A Gift for Mom

Michael found us via the web through our posts and blogs. He saw Jim’s Tallboy work and decided Renowned were the right guys to do the very delicate restoration of his grandmother’s antique mahogany desk for his mum’s 50th birthday surprise. Every mum deserves a son like Michael. Along with his siblings, they are all pitching in to cover the cost of the restoration. Here’s a couple of before pictures & during pictures now stripped ready for polishing.

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desk door missing some carvings

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worn top leather and gilding

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Michael’s mum’s desk before

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desk in progress

 “Watch this space”! We’re still hunting high and low for replacement handles, locks etc…

ALMOST DONE

Well, Michael’s mum’s desk is almost complete (still awaiting 2 new door lock surrounds from England) and we could not wait to get her launched onto our media sites. Solid mahogany, new burgundy leather with gold gilding and black pressed scroll patterns applied.

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All the brass has been repolished and all the workings such as hinges, drawer runners etc have been re-machined re-waxed and it is functioning I suspect better than it has ever functioned before. We have sent this picture to Michael, and he is very impressed.

FINALLY COMPLETE

And here, the final touch was to fit the door locks and pedestals.

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Also, when Michael came to collect it he said: “Wow, it looks so much better in the flesh rather than the update pictures that you had been sending me”

We then said: “Well we hope your mum is as blown away as you are” Michael then said: “Oh! I actually can’t wait to show the rest of my siblings first to see their reaction!, we’re all outing in for this for mum for her 50th”

Life Comes to Newness- A sweet surprise

You might remember our story “Life Comes to Newness”. Well the owner, Jim contacted Renowned Furniture and asked that the piece be delivered to the Pineapple Hotel in Brisbane at 10:30 on a Sunday ready for his wife’s 50th birthday celebration.

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This tallboy was the surprise

We did that and Jim then kindly asked if I could return at 2:00 pm to watch the presentation of the tallboy to his wife so that he could introduce his wife to the company that did the restoration. I accepted the invitation. You might remember that it was Jim’s wife’s’ great grandfather that actually felled the trees and milled the timber and built the tallboy originally for his wife back in the 1870’s. Needless to say, the piece was very precious to Jim’s wife, Louise.

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The picture here says it all

Louise was over the moon and never ever thought that she’d get to see the piece returned back to its original glory as it was. The meeting with Louise after the surprise presentation was an honour and we reflected on another few things worth mentioning.

Louise & Jim went through the floods of 2011 only weeks after Jim had been made redundant from his job of several years and then got told by his insurance company that their policy that had been paid for 20 years did not cover this kind of flood. (Don’t get me started on that topic!) So their struggle began after the waters subsided and the volunteer army came in to help. Here’s the big statement that I have wanted to make for many years now and Louise reminded me of it when telling me of her anguish during that clean up. The volunteer army although well intended, like so many people do not understand the characteristics of genuine solid timber furniture. As quickly as the army of volunteers threw out parts of her tallboy, she was running to skip bins to rescue them. When solid timber furniture gets wet, yes, it swells but when it dries out it returns to its original size meaning it does not need to be thrown out after a flood, just restored. If we go back through history and try to imagine what we would have lost if every time there was a flood, we threw out all the furniture, there would be no antiques! The only furniture that needs throwing out after a flood probably would have needed throwing out soon enough anyway, flood or no flood! MDF/Craftwood/plywood/chipboard/particle board/”solidcore”/veneer board, call it what you like but this is the kind of furniture that will not make it through a flood and while it has its place and some of it has been around for many years, it’s not solid timber furniture and after it deforms and swells, it’s mostly unrepairable.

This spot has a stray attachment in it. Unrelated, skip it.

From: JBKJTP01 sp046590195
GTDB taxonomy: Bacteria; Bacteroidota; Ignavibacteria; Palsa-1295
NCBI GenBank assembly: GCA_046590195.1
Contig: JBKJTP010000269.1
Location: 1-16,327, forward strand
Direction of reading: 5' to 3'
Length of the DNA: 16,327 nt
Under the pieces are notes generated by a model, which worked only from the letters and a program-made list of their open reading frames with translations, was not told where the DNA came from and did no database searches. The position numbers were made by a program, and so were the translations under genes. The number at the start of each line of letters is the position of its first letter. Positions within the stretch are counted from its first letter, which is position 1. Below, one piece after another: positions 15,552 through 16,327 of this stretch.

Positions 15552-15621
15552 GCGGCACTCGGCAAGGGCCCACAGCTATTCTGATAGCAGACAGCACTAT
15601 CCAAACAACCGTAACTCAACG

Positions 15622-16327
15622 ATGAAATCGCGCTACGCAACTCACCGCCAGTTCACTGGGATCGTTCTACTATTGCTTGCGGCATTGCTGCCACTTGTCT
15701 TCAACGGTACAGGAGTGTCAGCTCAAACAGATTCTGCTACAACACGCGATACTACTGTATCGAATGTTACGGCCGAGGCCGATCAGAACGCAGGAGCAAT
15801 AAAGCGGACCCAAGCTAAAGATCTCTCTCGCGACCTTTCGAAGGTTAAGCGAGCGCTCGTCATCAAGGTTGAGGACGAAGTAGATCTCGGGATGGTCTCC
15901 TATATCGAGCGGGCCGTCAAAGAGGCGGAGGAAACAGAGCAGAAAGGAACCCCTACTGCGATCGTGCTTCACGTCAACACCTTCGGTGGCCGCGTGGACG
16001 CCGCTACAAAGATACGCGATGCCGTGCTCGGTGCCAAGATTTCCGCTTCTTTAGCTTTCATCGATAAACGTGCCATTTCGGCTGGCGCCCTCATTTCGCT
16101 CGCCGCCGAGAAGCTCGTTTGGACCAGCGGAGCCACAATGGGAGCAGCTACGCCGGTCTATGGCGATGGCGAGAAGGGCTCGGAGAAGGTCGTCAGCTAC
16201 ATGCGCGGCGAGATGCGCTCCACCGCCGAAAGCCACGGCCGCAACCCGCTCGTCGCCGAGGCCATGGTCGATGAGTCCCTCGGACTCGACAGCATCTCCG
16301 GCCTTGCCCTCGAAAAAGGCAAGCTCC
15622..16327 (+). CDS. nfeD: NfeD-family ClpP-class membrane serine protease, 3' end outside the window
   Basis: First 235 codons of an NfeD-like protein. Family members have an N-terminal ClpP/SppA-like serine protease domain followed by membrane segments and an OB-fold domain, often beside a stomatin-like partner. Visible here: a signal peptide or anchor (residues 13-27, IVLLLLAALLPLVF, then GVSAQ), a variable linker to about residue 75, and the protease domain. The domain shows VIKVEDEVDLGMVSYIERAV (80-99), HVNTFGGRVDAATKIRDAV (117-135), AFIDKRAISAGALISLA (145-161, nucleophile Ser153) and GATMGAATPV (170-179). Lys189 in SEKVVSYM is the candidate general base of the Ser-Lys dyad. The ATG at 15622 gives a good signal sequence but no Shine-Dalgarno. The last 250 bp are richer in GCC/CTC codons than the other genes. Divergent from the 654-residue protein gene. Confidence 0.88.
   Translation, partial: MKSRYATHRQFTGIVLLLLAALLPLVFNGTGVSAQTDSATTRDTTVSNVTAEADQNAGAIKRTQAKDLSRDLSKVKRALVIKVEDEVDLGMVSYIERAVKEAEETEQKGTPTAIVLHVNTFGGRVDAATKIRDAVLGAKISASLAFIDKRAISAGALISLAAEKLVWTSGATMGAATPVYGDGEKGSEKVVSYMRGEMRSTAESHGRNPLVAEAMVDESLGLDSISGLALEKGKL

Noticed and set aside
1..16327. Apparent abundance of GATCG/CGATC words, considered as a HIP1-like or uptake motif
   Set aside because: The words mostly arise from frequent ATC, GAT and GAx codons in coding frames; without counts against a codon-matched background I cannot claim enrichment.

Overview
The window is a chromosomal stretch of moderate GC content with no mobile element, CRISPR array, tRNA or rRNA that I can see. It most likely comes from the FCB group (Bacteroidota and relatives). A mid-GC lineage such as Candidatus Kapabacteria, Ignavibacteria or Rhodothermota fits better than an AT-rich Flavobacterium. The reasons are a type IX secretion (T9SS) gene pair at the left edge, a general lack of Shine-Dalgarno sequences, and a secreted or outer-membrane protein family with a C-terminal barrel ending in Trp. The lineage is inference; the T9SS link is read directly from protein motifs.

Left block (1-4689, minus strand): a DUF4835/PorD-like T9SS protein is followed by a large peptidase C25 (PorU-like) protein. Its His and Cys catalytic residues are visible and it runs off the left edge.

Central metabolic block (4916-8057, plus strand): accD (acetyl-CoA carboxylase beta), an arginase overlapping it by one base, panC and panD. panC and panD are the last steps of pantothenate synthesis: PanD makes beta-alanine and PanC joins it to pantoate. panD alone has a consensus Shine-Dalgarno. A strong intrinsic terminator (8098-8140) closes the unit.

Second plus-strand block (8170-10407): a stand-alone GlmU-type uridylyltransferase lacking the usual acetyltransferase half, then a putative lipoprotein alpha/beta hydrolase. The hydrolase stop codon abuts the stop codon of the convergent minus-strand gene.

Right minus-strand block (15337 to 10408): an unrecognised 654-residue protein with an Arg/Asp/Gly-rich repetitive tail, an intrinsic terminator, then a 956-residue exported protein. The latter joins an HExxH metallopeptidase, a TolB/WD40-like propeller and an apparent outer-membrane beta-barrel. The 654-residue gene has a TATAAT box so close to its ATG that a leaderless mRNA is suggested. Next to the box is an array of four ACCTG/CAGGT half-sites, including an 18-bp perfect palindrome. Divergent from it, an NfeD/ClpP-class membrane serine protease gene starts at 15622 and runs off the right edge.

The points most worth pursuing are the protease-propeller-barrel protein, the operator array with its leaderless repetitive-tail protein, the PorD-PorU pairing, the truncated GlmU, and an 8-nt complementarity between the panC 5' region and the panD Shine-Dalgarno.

The tallboy restoration was like so many that we do here at Renowned Furniture. It’s not just about the piece, there’s always an amazing human story to go with it so much so that I think I could write a book but most importantly, this job is one that provides satisfaction and soul food almost every day.

Everything Emptying Into White

You might remember Margie’s chiffonier? And her Bali table? (Here’s the link )

It was dark and unwanted by her and her family as it was even though it carries great sentimental value. So we followed the client instruction and did some repairs and sprayed it high gloss white. (It killed our master craftsmen having to do this!)

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What our client does not know is that being the purists we are, we sprayed a protective seal coat under the white (at our cost) to protect the beautiful cedar underneath. We all know that one day soon, these stunning and timeless antiques will come back into fashion and the gen-X’s of this world will not be able to get enough of them.